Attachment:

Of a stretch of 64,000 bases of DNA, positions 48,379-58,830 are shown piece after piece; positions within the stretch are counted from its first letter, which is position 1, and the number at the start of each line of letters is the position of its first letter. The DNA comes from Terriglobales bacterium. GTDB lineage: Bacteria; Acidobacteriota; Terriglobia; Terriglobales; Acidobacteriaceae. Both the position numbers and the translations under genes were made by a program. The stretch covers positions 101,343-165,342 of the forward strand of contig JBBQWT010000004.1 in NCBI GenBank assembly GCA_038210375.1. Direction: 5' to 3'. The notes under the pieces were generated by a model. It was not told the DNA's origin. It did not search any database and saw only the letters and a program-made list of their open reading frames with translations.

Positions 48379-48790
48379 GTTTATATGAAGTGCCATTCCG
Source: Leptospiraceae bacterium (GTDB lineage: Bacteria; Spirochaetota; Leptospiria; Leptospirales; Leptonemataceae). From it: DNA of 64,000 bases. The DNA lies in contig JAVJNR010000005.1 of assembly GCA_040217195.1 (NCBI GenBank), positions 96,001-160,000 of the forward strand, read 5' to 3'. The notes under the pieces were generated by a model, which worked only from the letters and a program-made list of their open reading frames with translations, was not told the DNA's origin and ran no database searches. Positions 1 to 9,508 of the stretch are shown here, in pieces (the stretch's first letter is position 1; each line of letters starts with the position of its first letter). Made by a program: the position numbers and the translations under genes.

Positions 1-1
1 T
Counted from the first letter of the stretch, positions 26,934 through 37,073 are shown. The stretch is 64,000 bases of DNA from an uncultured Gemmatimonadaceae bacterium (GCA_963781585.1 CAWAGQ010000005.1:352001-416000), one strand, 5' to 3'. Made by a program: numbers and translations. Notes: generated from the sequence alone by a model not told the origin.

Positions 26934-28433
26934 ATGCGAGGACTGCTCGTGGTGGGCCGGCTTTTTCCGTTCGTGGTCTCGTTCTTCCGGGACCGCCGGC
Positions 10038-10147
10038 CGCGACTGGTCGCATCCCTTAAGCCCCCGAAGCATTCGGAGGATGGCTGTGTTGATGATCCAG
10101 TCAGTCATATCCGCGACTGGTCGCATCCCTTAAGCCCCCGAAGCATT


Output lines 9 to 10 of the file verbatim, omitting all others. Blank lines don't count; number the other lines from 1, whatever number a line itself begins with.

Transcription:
26934 ATGCGAGGACTGCTCGTGGTGGGCCGGCTTTTTCCGTTCGTGGTCTCGTTCTTCCGGGACCGCCGGC
Positions 10038-10147